Uruguay is a country of about 3.5 million people with half of these concentrated in the nation’s capital, Montevideo.

It is one of the most stable governments in the world (unlike some of its neighbours).

Before we get into our meanderings it must be said that visiting Uruguay was more like visiting some European capitals than being in South America. It has the longest history of democracy of any Latin American country and has been politically stable most of the time.


Leaving the port we walked straight across the old town part of the city to the other side of the peninsula where we landed upon La Rambla. This is a waterfront promenade that continues (22.2 kilometres) along the Río de la Plata down the entire coast of Montevideo. The promenade, passes fish stalls, piers and parks.

Along La Rambla for a while and a quick break left saw us heading back into the heart of town.

As we climbed the hill from La Rambla we came across the Teatro Solis, Uruguay’s premier concert venue that was originally built back in 1856. The theatre was named after Juan Diaz de Solis, who was the first European explorer to land in modern day Uruguay.

From the Teatro Solis, a quick pop around the corner delivers you directly into the true heart of the city, the Plaza Independencia. This is truly the beating heart of the city and at the centre of the square is a monumental equestrian statue that stands atop the underground burial chamber for Uruguayan revolutionary José Artigas.

At one end of the square is the Palacio Salvo which is a lavish historical building that has been turned into the Tango Museum of Montevideo.

To the right of the square is the Palacio Estevez which was designed in 1873 and was once the working place of the President but has now been converted to a museum that houses artifacts and mementos of the Uruguayan presidency and its office holders. Ads to the mix some government buildings and big hotels and you have almost circumnavigated the Independence square.

At the opposite end to the Palacio Salvo is the Puerta de la Ciudadela or Gateway of the Citadel. Founded in 1724 the plaza was once the site of the original citadel.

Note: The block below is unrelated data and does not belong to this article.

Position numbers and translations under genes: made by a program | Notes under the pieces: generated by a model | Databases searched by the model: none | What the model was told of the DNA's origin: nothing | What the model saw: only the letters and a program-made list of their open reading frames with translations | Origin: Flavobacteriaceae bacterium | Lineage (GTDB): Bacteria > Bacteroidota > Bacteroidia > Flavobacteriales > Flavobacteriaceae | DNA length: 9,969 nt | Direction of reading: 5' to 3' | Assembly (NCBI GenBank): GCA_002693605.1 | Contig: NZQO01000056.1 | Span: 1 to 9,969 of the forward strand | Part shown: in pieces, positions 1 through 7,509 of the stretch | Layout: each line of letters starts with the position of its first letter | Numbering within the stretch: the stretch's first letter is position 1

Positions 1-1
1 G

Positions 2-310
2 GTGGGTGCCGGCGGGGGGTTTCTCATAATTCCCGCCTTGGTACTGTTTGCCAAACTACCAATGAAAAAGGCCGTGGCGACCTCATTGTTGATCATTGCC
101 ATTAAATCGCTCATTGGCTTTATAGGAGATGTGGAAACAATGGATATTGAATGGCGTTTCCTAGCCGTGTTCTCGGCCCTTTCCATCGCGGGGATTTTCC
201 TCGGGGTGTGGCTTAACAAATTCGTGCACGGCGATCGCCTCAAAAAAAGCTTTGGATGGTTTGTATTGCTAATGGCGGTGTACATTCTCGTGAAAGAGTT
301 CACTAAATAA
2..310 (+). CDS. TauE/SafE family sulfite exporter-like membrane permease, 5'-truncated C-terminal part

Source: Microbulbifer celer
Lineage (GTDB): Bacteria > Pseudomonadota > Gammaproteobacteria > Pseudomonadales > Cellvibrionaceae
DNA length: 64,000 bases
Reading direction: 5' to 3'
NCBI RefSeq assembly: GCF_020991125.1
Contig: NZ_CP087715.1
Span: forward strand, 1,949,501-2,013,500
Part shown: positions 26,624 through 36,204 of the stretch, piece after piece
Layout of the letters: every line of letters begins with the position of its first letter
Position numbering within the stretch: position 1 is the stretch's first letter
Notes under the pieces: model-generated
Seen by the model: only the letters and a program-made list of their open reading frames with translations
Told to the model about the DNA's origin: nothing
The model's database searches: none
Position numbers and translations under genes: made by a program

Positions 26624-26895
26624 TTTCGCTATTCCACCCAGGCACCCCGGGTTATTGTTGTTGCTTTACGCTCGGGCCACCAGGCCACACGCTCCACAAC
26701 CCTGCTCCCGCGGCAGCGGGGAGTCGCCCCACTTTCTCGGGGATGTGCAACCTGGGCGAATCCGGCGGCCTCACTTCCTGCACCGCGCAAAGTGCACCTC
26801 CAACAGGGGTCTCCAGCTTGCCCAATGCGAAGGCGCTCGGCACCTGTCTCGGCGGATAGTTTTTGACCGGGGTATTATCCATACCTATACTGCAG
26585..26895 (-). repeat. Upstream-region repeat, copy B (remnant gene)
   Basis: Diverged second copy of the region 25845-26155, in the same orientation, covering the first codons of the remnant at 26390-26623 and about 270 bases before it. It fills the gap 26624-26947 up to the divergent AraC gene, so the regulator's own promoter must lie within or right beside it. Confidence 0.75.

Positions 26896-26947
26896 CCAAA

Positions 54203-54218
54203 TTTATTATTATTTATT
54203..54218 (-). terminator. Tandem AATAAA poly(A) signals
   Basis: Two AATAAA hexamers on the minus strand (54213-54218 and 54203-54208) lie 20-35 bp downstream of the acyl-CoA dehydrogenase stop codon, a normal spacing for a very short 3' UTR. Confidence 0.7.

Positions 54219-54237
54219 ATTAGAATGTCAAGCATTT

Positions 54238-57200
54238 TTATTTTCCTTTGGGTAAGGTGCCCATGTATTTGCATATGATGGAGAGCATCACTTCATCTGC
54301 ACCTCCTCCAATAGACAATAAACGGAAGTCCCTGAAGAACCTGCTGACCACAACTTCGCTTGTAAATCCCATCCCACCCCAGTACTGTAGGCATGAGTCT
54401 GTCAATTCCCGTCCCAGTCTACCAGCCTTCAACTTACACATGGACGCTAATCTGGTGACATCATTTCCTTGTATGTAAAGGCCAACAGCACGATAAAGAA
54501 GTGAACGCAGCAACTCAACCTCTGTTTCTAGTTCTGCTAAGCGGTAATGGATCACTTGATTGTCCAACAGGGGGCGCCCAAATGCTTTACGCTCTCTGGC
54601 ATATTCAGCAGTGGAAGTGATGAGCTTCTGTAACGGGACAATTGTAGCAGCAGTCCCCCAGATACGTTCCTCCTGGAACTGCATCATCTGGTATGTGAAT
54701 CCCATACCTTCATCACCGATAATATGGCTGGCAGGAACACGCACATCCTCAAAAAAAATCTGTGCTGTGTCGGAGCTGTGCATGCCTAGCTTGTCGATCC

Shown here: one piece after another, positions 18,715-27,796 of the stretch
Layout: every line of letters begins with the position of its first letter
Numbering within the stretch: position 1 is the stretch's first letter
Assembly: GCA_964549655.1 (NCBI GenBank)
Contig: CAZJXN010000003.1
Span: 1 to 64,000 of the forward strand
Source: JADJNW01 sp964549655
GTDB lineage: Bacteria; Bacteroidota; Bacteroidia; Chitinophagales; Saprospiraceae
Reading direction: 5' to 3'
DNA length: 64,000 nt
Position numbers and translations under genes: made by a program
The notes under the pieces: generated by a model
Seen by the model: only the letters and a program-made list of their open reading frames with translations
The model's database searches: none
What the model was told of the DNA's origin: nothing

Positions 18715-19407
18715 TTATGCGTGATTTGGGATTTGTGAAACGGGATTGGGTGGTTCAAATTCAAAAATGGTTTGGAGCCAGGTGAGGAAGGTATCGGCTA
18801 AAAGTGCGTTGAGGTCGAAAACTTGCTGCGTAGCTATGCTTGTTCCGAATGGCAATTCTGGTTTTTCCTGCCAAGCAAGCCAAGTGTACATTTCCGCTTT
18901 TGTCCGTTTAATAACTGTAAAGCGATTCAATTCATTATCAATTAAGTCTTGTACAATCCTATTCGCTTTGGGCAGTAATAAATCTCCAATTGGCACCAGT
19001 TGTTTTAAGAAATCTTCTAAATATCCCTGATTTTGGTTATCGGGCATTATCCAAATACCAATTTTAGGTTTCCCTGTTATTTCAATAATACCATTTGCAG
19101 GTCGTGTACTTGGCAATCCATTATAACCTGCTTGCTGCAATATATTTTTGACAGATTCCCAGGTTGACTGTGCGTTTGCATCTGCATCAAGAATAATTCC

The Puerta de la Ciudadela is virtually all that is left of the wall that surrounded the original city.

The citadel was torn down in 1829.

Leaving the square, through the gateway, you find yourself on a pedestrian mall that wanders down the hill through the heart of the old town (Ciudad Vieja). The main drag is full of impressive colonial-style buildings. Roads and laneways spur off in each direction, landing you in unexpected parks, galleries and nooks.

While probably not a permanent fixture, while we were there there was a display of famous paintings from renowned artists all up and down the mall. Add to this the tourist fare, ubiquitous hat sales, and high end fashion brands and you have a mall.

As impressive as all of this was, possibly the most impressive was Parliament house (Palacio Legislativo). This place is the home of the Uruguayan parliament and is massive. Constructed between 1904 and 1925 it was launched in commemoration of the centenary of the Declaration of Independence. The facades, interior walls, vaults and columns are all covered with different marbles from Uruguay.

Oh yeah, as you would expect there were some pretty impressive churches and cathedrals laying about the place too. To say that they were a mouthful to pronounce and say would be an understatement. The main cathedral is officially named the Catedral de la Inmaculada Concepción y San Felipe y Santiago de Montevideo.

The other main gathering point for the city is the Agricultural Market (Mercado Agrícola de Montevideo). Packed with just what you expect, the freshest of local products and artisan wares.

While we did not get anywhere near them, the beaches of Uruguay are also popular as tourist destinations. , too, are beach resorts such as Piriápolis and Punta del Este.

Our way out saw us back down at the port and past the local markets. We walked out this way but the hoards of people getting off the ship and hunting selfies meant that we power walked through and caught the images on the way back without the throngs of people.

A bizarre element to the city was a veritable ship graveyard that lined much of the port of Montevideo. Apparently there are around 50 derelict vessels (weighing up to 1600 tonnes), that have been abandoned and left to rust away in the harbour. They are mostly fishing boats but also include tugs and even larger freighters and tankers. This has created an island of iron, with rusty hulls listed on the seabed, while others barely float.

According to what I could find out, disputes between foreign owners and local employees or with other companies, has seen these boats just abandoned. Many of these still have fuel in their tanks or other polluting liquids in cold chambers. there was an article back in 2015 suggesting that there was a plan to remove them, there was another article in 2022 suggesting that the plan would be revived, but as of today, they continue to rust away in the harbour.

Our brief introduction to Uruguay was nice. It was very clean and safe and was more reminiscent of wandering through European towns rather than Latin American ones. This change in feeling also translated to a change in price tag too. This was a much more expensive place to be than is the case for its neighbours.

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